On the positive side, seven PMOs have already communicated their tentative dates, although the deadline is still two years away (22 February 2021), giving donors a clear signal of their commitment to implement the agreement. Currently, the cost of international trade is about $2 trillion. [4] This is due to a variety of factors, including redundant customs procedures, border fees and unnecessary duplication. [4] The economic benefits of the Trade Facilitation Agreement are not yet fully felt and measured. However, estimates of the economic benefits of the agreement are widespread. Estimates range from about $68 billion to nearly $1 trillion a year. According to the OECD, the Trade Facilitation Agreement has the potential to reduce trade costs by 14.1 per cent for low-income countries, 15.1 per cent for middle-income countries and 12.9 per cent for high-middle-income countries. This would indicate a series of earnings of about $9 to $133 per year per person on the planet. These wide ranges suggest that there are still uncertainties surrounding the trade deal. [5] Shortly before the Bali Ministerial Conference in December, the drafting process, with the direct assistance of the Director-General, had resulted in an almost streamlined text.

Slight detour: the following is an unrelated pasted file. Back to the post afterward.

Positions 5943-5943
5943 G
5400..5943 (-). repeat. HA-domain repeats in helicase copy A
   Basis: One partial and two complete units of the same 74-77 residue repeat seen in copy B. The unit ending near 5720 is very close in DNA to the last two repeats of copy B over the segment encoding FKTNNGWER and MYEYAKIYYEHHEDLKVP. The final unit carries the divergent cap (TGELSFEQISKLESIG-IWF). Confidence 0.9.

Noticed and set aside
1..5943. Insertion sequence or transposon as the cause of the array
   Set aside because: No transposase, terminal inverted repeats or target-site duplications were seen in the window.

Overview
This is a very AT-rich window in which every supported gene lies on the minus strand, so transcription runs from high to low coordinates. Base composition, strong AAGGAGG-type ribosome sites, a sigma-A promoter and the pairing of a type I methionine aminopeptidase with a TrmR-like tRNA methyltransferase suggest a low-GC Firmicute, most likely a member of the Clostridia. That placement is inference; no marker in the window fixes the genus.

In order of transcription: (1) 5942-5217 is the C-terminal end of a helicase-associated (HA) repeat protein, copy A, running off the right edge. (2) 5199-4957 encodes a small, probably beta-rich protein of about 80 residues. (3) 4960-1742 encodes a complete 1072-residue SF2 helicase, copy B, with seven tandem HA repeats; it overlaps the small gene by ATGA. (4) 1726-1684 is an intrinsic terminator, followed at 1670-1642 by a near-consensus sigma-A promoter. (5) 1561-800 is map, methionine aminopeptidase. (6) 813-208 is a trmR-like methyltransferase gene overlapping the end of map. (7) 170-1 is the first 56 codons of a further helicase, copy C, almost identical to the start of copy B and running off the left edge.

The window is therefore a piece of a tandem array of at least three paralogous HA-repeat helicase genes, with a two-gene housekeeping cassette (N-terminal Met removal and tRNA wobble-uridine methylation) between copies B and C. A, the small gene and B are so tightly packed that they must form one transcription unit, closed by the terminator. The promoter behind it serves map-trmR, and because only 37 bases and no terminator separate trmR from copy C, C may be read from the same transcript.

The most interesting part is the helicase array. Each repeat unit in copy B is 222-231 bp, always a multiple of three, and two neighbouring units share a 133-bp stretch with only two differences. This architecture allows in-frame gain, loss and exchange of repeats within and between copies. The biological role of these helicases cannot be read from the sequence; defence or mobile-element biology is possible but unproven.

Previous disagreements were now limited to only a few members, which could be resolved in a bilateral meeting that allowed them to return as members. Previously, litigation and dissatisfaction tranches were now free of tranches, such as Z.B. S&D and customs cooperation. Although the agreement on trade facilitation had not yet been fully concluded by the Ministerial Conference, it was in good condition to be concluded there. The Ministerial Conference gave rise to further rounds of negotiations and disagreements, but in the end, members were able to agree on a text for the agreement. After a decade of negotiations, the WTO finally concluded its trade facilitation agreement at the end of 2013, which will move to 2014. [2] In addition, both developing and least-developed countries had to provide the WTO with information on the contact points for the coordination of these TACs (Article 22(3)). As of 22 February 2019, only five developing countries have met this commitment. This low level of compliance makes it difficult for donors and development partners to coordinate aid and rely on the willingness of these countries to implement ambitious trade facilitation projects. It was not until 2001 that the Doha Ministerial Meeting began new efforts to negotiate trade facilitation. The “Colorado Group” was still trying to increase its membership, while its opposition was also not inactive.